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Type: Journal article
Title: Facilitation of dragonfly target-detecting neurons by slow moving features on continuous paths
Author: Dunbier, J.
Wiederman, S.
Shoemaker, P.
O'Carroll, D.
Citation: Frontiers in Neural Circuits, 2012; 6(OCTOBER 2012):1-29
Publisher: Frontiers Research Foundation
Issue Date: 2012
ISSN: 1662-5110
Statement of
James R. Dunbier, Steven D. Wiederman, Patrick A. Shoemaker and David C. O’Carroll
Abstract: Dragonflies detect and pursue targets such as other insects for feeding and conspecific interaction. They have a class of neurons highly specialized for this task in their lobula, the “small target motion detecting” (STMD) neurons. One such neuron, CSTMD1, reaches maximum response slowly over hundreds of milliseconds of target motion. Recording the intracellular response from CSTMD1 and a second neuron in this system, BSTMD1, we determined that for the neurons to reach maximum response levels, target motion must produce sequential local activation of elementary motion detecting elements. This facilitation effect is most pronounced when targets move at velocities slower than what was previously thought to be optimal. It is completely disrupted if targets are instantaneously displaced a few degrees from their current location. Additionally, we utilize a simple computational model to discount the parsimonious hypothesis that CSTMD1's slow build-up to maximum response is due to it incorporating a sluggish neural delay filter. Whilst the observed facilitation may be too slow to play a role in prey pursuit flights, which are typically rapidly resolved, we hypothesize that it helps maintain elevated sensitivity during prolonged, aerobatically intricate conspecific pursuits. Since the effect seems to be localized, it most likely enhances the relative salience of the most recently “seen” locations during such pursuit flights.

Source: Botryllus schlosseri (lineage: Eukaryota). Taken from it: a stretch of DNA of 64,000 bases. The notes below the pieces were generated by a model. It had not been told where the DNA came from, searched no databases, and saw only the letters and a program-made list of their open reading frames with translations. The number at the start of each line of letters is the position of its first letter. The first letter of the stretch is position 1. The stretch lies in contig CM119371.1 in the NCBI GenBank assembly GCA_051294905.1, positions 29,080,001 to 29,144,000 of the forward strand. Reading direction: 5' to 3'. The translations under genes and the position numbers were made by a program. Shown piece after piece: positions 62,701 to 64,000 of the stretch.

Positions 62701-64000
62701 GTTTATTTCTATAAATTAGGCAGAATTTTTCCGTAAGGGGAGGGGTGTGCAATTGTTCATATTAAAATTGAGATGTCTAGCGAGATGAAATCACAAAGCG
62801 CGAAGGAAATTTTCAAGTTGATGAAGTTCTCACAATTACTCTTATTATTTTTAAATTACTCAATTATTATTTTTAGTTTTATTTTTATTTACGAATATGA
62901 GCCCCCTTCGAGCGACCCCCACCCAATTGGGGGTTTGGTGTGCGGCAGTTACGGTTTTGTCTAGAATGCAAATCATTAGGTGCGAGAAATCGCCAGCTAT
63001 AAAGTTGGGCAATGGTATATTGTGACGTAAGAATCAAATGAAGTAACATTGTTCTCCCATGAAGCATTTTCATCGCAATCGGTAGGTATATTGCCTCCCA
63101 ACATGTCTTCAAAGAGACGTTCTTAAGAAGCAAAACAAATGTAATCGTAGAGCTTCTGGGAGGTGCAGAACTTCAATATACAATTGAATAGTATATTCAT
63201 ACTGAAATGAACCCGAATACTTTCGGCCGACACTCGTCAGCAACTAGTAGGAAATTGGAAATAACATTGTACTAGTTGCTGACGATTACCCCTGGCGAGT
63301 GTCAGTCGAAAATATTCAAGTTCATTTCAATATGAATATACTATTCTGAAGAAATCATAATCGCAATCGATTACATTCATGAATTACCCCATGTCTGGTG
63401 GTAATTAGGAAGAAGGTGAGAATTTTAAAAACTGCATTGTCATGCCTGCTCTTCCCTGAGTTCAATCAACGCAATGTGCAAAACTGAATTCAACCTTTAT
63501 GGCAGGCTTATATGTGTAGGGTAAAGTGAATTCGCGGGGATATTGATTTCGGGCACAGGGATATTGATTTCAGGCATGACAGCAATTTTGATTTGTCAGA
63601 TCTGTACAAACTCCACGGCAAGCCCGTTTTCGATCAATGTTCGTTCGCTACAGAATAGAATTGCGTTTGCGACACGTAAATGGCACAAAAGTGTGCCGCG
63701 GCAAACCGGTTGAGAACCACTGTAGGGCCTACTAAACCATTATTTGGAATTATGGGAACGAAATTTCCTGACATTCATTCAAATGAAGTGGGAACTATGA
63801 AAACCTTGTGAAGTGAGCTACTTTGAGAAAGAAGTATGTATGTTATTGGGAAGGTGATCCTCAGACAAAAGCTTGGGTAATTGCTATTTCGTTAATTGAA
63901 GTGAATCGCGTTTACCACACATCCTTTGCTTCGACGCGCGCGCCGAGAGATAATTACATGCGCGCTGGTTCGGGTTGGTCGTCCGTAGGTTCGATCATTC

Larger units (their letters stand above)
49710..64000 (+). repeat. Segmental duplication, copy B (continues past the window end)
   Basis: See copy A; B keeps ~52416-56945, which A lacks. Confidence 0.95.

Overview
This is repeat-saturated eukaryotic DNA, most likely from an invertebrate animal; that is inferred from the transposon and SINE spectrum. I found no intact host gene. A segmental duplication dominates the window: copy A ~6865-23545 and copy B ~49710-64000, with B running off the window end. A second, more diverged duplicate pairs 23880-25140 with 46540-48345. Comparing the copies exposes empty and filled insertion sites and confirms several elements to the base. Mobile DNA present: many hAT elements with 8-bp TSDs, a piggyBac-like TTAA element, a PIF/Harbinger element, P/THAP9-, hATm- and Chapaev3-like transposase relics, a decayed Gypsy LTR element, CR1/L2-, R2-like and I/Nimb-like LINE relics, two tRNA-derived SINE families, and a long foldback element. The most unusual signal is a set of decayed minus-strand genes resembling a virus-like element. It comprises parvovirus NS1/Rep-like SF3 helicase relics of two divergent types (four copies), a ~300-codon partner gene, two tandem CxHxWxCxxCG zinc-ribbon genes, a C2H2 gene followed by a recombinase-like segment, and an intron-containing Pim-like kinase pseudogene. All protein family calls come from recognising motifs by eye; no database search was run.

Keywords: salient feature
motion detection
insect vision
target tracking
feature detector
second order motion
Description: Extent: 29p.
Rights: Copyright © 2012 Dunbier, Wiederman, Shoemaker and O'Carroll. This is an open-access article distributed under the terms of the Creative Commons Attribution License, which permits use, distribution and reproduction in other forums, provided the original authors and source are credited and subject to any copyright notices concerning any third-party graphics etc.
DOI: 10.3389/fncir.2012.00079
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